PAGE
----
From: Bill Lee <lee@utexas-11>
Date: 3 Jun 1982 19:39 CDT
Someone else may have answered this for you by now (our Unix-Wizard mail
is slower than snail mail these days) but I'll give it a shot. Lex and
yacc can be obscure but you can parse lots of stuff with minimal effort.
If you are only concerned with parsing strings, then lex will handle that
for you. Your strings can be whatever you define them to be and they can
include whitespace. Lex will always match the longest string automatically.
Now if you want some context information with your string, then you will
probably need to use yacc. Set your lex program up to pick up whatever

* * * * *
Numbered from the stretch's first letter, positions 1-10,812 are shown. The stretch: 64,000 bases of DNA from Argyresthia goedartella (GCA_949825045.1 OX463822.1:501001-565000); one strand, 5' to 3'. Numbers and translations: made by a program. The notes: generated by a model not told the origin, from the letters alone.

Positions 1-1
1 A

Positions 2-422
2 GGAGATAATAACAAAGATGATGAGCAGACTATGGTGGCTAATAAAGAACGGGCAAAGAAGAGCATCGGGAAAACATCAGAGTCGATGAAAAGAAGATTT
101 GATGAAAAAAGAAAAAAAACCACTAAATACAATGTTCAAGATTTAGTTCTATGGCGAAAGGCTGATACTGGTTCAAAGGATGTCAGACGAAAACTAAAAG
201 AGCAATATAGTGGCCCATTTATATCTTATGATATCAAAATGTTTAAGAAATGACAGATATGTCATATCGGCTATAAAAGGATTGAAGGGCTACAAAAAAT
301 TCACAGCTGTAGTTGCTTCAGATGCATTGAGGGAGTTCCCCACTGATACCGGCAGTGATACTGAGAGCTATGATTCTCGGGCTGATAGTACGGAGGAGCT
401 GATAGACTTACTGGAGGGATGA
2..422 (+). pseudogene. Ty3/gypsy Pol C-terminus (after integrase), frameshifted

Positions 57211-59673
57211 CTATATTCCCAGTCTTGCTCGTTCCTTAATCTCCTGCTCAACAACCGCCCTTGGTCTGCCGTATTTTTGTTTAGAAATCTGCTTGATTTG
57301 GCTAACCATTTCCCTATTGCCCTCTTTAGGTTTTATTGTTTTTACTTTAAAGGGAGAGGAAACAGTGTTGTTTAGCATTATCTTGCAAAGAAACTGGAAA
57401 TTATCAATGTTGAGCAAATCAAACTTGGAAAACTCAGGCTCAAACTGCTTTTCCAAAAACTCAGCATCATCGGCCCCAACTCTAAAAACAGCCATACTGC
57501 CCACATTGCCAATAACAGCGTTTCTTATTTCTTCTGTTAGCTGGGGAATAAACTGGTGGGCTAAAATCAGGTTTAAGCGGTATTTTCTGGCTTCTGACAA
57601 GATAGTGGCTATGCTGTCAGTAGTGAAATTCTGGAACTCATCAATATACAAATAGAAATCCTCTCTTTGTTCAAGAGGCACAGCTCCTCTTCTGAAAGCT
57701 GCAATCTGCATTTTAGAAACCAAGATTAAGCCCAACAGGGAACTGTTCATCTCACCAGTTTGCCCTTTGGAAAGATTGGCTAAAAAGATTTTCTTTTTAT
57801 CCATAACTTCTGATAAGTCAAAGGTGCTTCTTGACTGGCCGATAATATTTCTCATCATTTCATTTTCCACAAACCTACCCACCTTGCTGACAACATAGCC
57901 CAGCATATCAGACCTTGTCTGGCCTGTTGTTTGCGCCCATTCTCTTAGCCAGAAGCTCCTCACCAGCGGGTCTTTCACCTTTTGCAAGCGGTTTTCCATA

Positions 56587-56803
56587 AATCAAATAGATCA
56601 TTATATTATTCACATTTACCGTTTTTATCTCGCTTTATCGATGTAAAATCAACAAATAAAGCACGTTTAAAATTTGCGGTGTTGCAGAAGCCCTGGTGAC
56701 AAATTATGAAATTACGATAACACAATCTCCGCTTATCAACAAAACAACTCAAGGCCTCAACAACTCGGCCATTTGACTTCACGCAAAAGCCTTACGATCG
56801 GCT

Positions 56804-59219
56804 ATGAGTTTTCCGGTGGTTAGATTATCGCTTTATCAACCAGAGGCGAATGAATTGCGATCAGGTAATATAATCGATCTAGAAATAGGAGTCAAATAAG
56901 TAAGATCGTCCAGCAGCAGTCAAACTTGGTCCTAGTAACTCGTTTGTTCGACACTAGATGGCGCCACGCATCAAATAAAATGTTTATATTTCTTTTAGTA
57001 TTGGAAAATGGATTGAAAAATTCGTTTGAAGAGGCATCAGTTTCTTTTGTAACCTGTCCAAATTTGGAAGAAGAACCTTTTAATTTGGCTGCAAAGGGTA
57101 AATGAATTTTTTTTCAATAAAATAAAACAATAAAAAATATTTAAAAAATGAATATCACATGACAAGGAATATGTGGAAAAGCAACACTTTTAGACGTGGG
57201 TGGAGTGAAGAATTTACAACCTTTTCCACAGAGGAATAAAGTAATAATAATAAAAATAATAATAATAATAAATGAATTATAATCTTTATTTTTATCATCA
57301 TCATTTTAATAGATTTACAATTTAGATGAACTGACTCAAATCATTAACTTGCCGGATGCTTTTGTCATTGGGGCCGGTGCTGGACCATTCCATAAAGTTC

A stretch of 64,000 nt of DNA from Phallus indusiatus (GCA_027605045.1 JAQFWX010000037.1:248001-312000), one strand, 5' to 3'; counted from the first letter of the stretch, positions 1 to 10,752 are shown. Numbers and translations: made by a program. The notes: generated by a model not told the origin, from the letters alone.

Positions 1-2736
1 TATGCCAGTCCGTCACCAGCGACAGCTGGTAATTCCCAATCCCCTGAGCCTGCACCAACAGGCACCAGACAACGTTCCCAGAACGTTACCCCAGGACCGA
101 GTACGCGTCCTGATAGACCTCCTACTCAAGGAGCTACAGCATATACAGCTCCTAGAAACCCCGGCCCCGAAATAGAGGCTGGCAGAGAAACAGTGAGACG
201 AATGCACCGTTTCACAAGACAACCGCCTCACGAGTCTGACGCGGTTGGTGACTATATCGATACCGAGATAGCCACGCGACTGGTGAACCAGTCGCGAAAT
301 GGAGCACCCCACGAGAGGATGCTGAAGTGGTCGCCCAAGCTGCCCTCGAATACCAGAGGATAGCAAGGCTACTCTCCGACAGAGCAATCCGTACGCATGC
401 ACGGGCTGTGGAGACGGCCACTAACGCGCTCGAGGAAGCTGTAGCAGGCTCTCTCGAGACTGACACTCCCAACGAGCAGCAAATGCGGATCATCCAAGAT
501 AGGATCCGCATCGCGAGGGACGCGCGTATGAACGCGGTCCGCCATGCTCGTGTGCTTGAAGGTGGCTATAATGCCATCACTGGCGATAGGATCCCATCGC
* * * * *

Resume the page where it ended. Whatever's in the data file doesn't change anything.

you want your tokens to be and return a defined value that matches a terminal
defined in your lex program (or you can let yacc do the defines for the token
names if you don't need to assign specific values). You need to specify a
correct grammer (or at least close to correct, shift/reduce errors and
reduce/reduce errors don't really matter). Yacc will match the longest
production that it can. If you get shift/reduce errors then make
sure that you specify the most desireable production before the less
desireable production and yacc will resolve the shift/reduce conflicts
in favor of the first applicable production defined. This is easier than it
sounds but you might have to work at it a while to understand how it works.
You probably have no need to reparse the same string if you get an error.
You will only get an error if the input cannot be matched to any of the